Home > Runaway Vampire (Argeneau #23)(3)

Runaway Vampire (Argeneau #23)(3)
Author: Lynsay Sands

He’d tried to slip into her thoughts and take control of her, hoping to urge her back into the RV and get them moving, but he hadn’t been able to either read or control her. Realizing he was too weak to perform what should have been an easy task, Dante had decided discretion was the better part of valor here and had continued on into the RV, easing the door closed just as the German shepherd had rushed back toward him.

It had been dark inside, but his eyes did well in darkness and the moment he’d spotted the bed toward the back of the RV, Dante had headed for it. He’d made his way to the soft berth, relieved to find that there was a door to the small room. He’d managed to find the strength to pull it closed, and then had collapsed on the bed with relief. He must have passed out then, though probably not for long, but the next moment he was tumbling from the bed to the floor as the RV accelerated.

He’d waited stiffly, afraid his pursuers may have overcome the driver and were now in charge of the vehicle, but then he’d heard the woman call the dog to her. Her voice had been a little tense when she spoke, but not the terror stricken type of tense he was sure he would have heard had she found herself in the hands of the captors he’d just escaped. It seemed he’d eluded his pursuers, he’d reassured himself solemnly. Although there was no guarantee they weren’t following them even now, waiting for the opportunity to steal him back. He needed to heal and get his strength back so that he could ensure he didn’t land in their hands again before he could call Mortimer or Lucian and tell them what was happening. To do that, he needed blood.

His gaze focused on the blanket hanging half off the bed and he almost sighed. He didn’t have the strength to pull himself onto the bed, let alone drag himself over it and open the door so that he could see his driver, slip into her thoughts, and make her come to him. It seemed he’d have to wait for her to come to him on her own. He just hoped she didn’t wait too long to do so. The woman may not realize it, but she was in danger. Even if his pursuers hadn’t shown themselves to her, they must have seen the RV. He had no doubt they would come searching for them. The good news was the men would have to make their way back to the house where they’d been keeping him and Tomasso to fetch their vehicle. It would buy a little time at least, but not much, he feared. If the woman didn’t come to him immediately on stopping, they could both be in trouble.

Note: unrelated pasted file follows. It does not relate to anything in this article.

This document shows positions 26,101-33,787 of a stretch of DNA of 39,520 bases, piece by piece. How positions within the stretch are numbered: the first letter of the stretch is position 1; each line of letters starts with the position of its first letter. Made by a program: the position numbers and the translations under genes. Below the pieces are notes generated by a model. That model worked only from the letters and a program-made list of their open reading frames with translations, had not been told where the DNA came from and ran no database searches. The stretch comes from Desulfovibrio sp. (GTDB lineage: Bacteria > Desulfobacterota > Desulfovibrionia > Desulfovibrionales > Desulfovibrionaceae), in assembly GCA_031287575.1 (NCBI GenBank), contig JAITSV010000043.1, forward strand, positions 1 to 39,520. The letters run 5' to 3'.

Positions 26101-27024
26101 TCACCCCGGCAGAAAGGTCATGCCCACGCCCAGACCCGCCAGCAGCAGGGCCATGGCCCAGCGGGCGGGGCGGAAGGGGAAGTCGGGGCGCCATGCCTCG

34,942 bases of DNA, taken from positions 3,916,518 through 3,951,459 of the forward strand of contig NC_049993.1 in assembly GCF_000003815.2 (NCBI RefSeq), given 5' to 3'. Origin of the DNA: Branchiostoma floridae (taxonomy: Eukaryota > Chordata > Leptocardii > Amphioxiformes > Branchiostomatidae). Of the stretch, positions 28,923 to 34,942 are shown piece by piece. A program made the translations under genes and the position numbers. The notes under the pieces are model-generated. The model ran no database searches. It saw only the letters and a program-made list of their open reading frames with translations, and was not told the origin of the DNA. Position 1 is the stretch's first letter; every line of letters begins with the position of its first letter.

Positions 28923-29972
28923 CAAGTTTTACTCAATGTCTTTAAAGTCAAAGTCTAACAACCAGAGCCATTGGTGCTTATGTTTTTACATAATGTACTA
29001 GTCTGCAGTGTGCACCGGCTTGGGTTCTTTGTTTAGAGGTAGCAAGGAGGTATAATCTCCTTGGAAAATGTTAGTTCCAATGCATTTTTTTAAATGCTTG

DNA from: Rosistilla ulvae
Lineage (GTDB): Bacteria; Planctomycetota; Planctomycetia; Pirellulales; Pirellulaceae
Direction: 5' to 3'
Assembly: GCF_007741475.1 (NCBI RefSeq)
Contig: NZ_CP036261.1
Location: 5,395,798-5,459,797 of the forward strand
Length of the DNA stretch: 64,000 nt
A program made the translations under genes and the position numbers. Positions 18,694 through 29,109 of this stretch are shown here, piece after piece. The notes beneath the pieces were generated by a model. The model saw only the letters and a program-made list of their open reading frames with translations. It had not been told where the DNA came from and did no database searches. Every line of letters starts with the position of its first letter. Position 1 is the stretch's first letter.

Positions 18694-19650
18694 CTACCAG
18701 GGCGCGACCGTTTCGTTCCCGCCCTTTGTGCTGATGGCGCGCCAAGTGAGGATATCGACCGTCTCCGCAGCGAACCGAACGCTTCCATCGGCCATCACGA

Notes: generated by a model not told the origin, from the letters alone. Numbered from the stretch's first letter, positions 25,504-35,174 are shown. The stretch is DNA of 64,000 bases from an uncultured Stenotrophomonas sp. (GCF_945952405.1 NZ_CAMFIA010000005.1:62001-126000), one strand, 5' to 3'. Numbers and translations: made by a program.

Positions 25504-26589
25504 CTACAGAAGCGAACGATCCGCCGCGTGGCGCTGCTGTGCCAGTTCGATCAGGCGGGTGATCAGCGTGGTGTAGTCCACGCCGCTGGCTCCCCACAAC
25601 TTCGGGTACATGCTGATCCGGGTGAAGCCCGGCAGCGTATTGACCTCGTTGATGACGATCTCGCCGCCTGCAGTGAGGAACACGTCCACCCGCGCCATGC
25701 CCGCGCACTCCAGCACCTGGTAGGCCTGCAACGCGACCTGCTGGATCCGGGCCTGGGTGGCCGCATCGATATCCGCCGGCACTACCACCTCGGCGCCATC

“Damn,” Mary growled as she stared at the broken face of her cell phone. It must have bounced off something as it had tumbled from its holder. Or perhaps she’d stepped on it in her rush to get out or into her seat. Whatever the case, the glass front was shattered and the phone was dead . . . so much for calling the police.

Frowning, Mary set the phone back in its holder and then picked up the pen attached to the tiny memo clipboard she’d affixed on the dashboard, and quickly wrote down the cross street and the miles from it to the accident site. Setting the pen back, she then glanced toward the road, looking both ways before taking her foot off the brake and starting forward again. She’d have to stop at the first store or gas station she came across and use the phone there to call the police with her directions. It meant delaying her arrival at the campgrounds even further, but it had to be done. Her conscience would never rest if she didn’t.

The good news was Mary didn’t think she would have to go far to find a phone. As she recalled from her perusal of the map that morning, there was at least one truck stop coming up where the 87 met the 10, and this road should take her to the 87 soon, from what she could tell by the quick glance she took at the Garmin GPS. She would have to get gas while she was at the truck stop too, Mary thought, noting where the needle was on the gas gauge.

A whine from Bailey reached her ears, and Mary glanced around but still couldn’t make out the dog. A niggling worry that perhaps the shepherd had been injured after all by something falling when she’d accelerated made Mary frown and she coaxed, “Come on up here, sweetie. I know you’re tired and we’ll be there soon, but come sit with Mama now so I know you’re okay.”